IN the manufacture of the machinery of war, man's ingenuity knows few
limits. Even now, he is capable of putting orbiting H-bombs into outer
space, ready to drop on signal. Tomorrow his navies may be prepared to
fight at sea with ships capable of speeds up to 100 knots; his armies
may be organized to battle on land with compact, radiation-proof
robots. Yet for all their terror, such weapons are not the most frightening in
the armory of the future. A new book titled Unless Peace Comes , written by 16 scientists and scholars from six different
countries, contends that man may soon be able to hurl nature itself at
his foes. He could flood coastal cities with tidal waves and unleash
uncontrollable hurricanes and earthquakes. A well-aimed,
chemical-tipped rocket could puncture the atmosphere's ozone shield,
loosing a flood of ultraviolet rays that would eventually kill all
exposed life below. Only slightly less devastating are the weapons of chemical and
biological warfare that are already within the reach of
contemporary warriors. Sophisticated and sinister, CBW can be waged in
many ways. There are gases that can incapacitate an opponent
temporarily or deal him a quick, mortal blow. A few pounds of LSD in a
city's water supply could theoretically send the entire population
helplessly tripping. Entire nations could be infected with strange,
drug-resistant diseases spread by a handful of immunized saboteurs. From the U.S. to Sweden to Taiwan, many nations are exploring the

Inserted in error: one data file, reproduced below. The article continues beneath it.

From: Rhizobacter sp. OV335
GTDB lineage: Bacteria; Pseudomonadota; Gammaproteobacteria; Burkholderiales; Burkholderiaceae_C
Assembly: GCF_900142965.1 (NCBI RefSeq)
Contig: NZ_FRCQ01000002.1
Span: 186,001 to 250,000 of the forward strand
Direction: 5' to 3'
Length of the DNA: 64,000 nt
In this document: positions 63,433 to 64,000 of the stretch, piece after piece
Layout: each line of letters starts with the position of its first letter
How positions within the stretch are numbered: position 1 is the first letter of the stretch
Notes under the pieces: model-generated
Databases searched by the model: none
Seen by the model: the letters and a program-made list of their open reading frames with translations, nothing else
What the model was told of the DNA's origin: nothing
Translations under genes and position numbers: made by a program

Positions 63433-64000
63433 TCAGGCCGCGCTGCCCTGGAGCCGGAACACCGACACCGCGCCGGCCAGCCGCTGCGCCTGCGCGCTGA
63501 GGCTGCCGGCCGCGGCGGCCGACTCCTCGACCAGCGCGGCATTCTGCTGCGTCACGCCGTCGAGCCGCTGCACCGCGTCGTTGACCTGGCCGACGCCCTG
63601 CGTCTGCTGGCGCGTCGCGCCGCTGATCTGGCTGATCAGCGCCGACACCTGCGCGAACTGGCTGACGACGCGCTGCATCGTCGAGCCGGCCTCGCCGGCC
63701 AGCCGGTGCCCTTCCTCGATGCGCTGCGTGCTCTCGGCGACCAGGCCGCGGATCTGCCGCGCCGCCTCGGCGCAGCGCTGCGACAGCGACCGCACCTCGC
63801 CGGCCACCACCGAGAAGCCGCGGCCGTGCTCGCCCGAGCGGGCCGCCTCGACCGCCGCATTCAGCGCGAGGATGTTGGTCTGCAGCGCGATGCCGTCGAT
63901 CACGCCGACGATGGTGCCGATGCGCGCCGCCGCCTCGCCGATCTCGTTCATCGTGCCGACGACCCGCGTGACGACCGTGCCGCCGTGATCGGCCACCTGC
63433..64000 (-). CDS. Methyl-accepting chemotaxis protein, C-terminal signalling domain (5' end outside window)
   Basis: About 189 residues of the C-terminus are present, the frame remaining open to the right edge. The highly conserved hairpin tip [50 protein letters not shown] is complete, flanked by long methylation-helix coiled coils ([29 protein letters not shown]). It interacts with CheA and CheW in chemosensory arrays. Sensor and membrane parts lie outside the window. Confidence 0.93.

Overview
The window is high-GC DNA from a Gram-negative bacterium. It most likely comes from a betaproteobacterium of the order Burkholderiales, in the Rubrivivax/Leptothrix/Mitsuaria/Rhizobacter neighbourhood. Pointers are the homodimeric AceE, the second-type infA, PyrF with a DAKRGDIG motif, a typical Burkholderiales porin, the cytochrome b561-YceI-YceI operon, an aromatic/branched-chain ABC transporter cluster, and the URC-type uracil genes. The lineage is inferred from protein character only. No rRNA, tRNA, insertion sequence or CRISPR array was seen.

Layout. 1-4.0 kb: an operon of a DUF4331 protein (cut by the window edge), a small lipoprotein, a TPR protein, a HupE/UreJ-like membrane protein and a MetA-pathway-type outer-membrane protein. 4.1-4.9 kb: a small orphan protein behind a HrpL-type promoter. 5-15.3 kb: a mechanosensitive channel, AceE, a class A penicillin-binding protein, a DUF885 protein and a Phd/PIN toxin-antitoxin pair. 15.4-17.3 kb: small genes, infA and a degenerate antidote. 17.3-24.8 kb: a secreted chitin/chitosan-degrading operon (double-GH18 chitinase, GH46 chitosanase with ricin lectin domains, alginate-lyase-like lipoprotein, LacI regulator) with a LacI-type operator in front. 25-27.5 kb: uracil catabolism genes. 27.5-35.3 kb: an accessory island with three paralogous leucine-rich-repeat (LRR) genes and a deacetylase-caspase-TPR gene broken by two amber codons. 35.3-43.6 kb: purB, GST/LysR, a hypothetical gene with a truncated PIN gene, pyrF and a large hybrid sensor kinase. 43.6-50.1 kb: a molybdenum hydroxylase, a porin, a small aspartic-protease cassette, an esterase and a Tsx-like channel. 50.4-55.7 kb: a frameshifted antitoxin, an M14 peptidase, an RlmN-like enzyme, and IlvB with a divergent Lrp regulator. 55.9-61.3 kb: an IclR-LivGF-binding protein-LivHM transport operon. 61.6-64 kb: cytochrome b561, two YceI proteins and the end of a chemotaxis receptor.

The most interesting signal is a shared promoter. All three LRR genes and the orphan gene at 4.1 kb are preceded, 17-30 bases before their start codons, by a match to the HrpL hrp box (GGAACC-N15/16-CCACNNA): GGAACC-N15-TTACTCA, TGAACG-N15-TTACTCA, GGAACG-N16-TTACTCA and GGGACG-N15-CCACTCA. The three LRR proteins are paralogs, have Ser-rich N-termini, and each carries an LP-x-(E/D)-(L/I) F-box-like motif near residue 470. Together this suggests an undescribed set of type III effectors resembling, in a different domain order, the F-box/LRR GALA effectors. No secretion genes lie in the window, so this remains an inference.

potential of CBW, and Soviet scientists are perhaps the busiest in the
field. The Russian army has chemical-war fare specialists down to the
battalion level, and the Russians probably provided the lethal nerve
gas used by the Egyptians in Yemen last year. In a recent book, Chemical and Biological Warfare: America's Hidden
Arsenal , Seymour M. Hersh, a former A.P.
Washington correspondent, reckons that the U.S. Defense Department
allocates some $300 million a year for the development and production
of CBW weapons —three times the figure the Pentagon usually makes
public. Whatever the amount, it is known that the U.S. operates six
major CBW research, testing and manufacturing centers and regularly
farms out experimental projects to scores of private and university
labs. For Pentagon planners are convinced that the U.S. must have a
considerable CBW capability, if only as a deterrent. Chemical Flood. In existing American and foreign arsenals, there are no
deadlier weapons than nerve gases. Usually odorless and colorless, they
were accidentally discovered by German researchers in 1936 and were a
closely held secret until the end of World War II, when the Allies
captured Nazi stores. Releasing a flood of the body chemical
acetylcholine, which sets off muscle contractions, nerve gases cause
uncontrollable convulsions in their victims. By one scientist's
account, according to Hersh, “The pupils, bladder and alimentary canal
constrict, the penis erects, the tear and saliva glands secrete and the
heart slows.” The victim is generally asphyxiated.